“It comes down to having a good team. In the beginning, I was very involved with Port Tanger. My partner Bilal Fellah is really the driving force, and I pretty much came on board to formalize the idea that he had. I did my part to bring on some talented people, but the team now is so strong that I don’t need to be super involved. The balance is pretty smooth. At Daniel Arsham, I’m formally listed as the Managing Director for his editions practices. But I also oversee collaborations and future growth in China. The last year I’ve been mostly working on exploring and catering to the Chinese market.”

    Enfants Riches Deprimes.
    Are the two comparable?

    “It’s about telling stories. Many things lately have been so surface leveled. I think people are eager to dig a bit deeper. Extract something culturally interesting. That’s what we do with Daniel’s artworks, and with Port Tanger.”

     

    We always close these interviews with a question about what has inspired you lately.

    “I’ve been in quarantine for over 12 weeks, so I’ve had the time to watch some movies. I recently saw that documentary about Miles Davis; Birth of the Cool (2019). I’m a big jazz fan, so it was an inspiring watch. The way he was able to evolve throughout his career and all the phases he’s been through was incredibly inspiring to see. He also really embraced the youth. Many jazz legends we know today were discovered by him. One part in particular that I liked about the movie was about his score for Ascenseur Pour L'échafaud (1958). He composed that score on the spot, reading off the emotion of the protagonist in the film, and translating that into music. I watched that right after I saw the documentary on Netflix. So if you have the chance, make it a double-feature.”

    03 Jan 2023

    ØLÅF CITIZENS: GLORIA LANDENBERGER

    03 Jan 2023

    Gloria Landenberger is an Amsterdam-based designer, creative director, ceramicist, and the founder of the interior label 2222STUDIO. Firmly rooted in fashion and interior you’ll always find her shifting between both worlds. From leading the creative direction of a German fashion and interior brand to creating one-of-a-kind sculptural works in her studio, her projects all arise from the same creative drive and vision.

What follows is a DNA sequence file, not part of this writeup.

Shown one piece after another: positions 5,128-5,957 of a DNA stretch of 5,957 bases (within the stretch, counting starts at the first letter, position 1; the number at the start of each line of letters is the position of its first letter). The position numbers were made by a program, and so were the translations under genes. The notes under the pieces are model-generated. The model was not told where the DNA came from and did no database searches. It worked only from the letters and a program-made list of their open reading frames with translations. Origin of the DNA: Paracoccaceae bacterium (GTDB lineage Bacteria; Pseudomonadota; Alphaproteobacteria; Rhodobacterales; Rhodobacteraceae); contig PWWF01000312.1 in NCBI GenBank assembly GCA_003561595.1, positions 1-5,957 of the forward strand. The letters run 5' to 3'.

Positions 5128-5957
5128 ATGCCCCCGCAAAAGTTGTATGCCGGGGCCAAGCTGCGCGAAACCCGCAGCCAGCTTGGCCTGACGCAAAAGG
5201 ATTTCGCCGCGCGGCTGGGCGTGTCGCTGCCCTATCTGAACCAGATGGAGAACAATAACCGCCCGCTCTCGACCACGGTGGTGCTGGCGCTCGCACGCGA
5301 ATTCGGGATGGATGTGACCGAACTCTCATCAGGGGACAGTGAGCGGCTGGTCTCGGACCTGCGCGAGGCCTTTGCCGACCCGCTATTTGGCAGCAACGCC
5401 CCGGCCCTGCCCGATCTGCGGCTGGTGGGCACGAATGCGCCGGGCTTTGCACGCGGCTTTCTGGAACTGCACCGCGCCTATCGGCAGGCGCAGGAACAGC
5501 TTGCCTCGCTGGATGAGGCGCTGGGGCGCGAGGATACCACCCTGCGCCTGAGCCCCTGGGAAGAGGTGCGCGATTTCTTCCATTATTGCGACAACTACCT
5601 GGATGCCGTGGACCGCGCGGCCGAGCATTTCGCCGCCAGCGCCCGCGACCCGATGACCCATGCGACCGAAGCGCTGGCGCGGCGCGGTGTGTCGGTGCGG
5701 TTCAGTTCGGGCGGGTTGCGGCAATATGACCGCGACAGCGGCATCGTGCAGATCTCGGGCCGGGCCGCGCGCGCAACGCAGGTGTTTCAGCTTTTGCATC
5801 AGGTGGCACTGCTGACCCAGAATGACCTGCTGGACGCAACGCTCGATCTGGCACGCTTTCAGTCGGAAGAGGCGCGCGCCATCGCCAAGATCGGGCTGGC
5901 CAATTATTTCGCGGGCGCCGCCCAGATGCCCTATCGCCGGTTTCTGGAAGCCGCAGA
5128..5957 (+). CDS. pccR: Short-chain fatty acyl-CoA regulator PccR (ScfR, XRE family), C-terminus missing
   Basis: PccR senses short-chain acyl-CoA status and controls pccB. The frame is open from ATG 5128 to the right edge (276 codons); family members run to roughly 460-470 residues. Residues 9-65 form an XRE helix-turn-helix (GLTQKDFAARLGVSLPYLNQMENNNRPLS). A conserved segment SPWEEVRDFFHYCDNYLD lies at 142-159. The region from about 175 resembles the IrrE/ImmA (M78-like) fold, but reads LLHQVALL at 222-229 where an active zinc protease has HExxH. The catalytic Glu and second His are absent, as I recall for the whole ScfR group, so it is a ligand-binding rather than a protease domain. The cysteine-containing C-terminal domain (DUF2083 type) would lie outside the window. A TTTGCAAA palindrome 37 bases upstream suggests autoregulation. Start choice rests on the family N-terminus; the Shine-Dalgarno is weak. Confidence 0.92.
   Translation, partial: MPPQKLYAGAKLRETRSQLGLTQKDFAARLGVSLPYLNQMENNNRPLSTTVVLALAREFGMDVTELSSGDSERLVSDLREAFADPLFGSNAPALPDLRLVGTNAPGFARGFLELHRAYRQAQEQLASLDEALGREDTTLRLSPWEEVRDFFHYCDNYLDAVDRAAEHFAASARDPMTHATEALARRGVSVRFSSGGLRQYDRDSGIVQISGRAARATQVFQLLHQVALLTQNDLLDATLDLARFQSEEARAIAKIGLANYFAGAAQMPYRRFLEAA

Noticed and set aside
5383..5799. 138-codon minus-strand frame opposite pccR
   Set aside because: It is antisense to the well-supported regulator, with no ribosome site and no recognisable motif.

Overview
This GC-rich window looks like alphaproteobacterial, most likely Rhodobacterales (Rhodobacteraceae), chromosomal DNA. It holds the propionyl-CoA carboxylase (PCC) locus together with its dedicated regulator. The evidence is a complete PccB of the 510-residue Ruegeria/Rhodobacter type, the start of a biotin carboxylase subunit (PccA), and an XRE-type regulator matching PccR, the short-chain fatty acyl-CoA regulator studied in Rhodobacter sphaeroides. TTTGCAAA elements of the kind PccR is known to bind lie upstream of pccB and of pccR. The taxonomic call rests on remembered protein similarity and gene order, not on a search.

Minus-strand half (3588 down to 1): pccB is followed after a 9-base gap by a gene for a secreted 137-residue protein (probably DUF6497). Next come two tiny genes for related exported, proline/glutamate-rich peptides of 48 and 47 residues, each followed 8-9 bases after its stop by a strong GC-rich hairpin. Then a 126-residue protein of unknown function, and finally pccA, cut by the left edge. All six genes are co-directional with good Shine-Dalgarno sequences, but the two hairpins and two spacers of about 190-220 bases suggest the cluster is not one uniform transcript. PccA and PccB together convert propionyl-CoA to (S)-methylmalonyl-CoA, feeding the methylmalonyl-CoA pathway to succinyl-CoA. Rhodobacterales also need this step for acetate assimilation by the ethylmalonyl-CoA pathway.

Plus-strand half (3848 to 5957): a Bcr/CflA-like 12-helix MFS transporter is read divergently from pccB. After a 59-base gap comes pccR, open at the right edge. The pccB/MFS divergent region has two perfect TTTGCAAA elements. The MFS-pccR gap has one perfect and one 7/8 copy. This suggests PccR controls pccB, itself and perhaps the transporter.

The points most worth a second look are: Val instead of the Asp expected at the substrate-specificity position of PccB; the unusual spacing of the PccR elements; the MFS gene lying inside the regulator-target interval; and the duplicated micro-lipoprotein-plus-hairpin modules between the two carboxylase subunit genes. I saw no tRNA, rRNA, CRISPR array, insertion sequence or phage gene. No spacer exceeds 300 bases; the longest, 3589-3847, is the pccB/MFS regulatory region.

How did you get into fashion?

    “I studied industrial and fashion design in Berlin and Paris. Since then I’ve worked for over a decade as designer, design manager and creative director for a variety of European fashion brands. And since a couple of years as creative director for a brand in Berlin."

     

    What motivated you to make the transition from fashion into ceramics?

    “After working nonstop in the fashion industry, I was longing to take my creativity out from behind a corporate computer and create something with my own hands which led me to experiment with clay. It initially just started off as some sort of meditational practice and developed over time into my passion and second business."

     

     

    Tell us about 22_22 studio.

    “As I had only worked for other people's companies, I eventually felt the urge to create a brand that would represent my own aesthetics and values that would help enable me to share what inspired me personally. Therefore, I decided to merge this idea with my passion for crafts and interior and started my own brand 2222STUDIO under which I design, make and sell interior objects. 2222STUDIO was inspired by my lucky number and time 22:22. Since I was a teenager, I have been superstitious about it and believed that catching this time over and over was no coincidence. I always felt compelled to make wishes for a whole minute until this magic alignment of numbers passed. "

     

    Advice you would give to someone who is interested in starting their own business.

    “Just do it! I believe that it’s important to start somewhere with a vision and then figure things out along the way. Too much overthinking and doubting upfront will just block you. "

    What do you feel is the best part of your job?

    “That it's so versatile, creative, and that I am independent."

     

    3 words that best describe your creative process.

    “Intuitive, meditative and passionate."

     

     

    Favorite song to listen to when you’re working in your studio?

    "Okwukwe Na Nchekwube by Celestine Ukwu & his Philosophers"

     

    Name a personal achievement you’re proud of.

    “Following and building a career for myself that reflects what I am passionate about."

     

    Name a mistake that taught you a lesson.

    “Taking on an order that exceeded my capacity and really challenged my entire setup."

     

    Your top 3 travel destinations. Dream vacation.

    “Mexico, Japan, Venice."

     

    Describe your personal style.

    “Minimal and eclectic."

     

    The one thing in your wardrobe you can’t live without.

    "All my Jackets and coats."

     

    Name a person, place, or thing that inspires you.

    "I really like the work of Alicja Kwade. But my brain just picks up on everything that I see around me. It could be super and abstract, light, textures, shapes."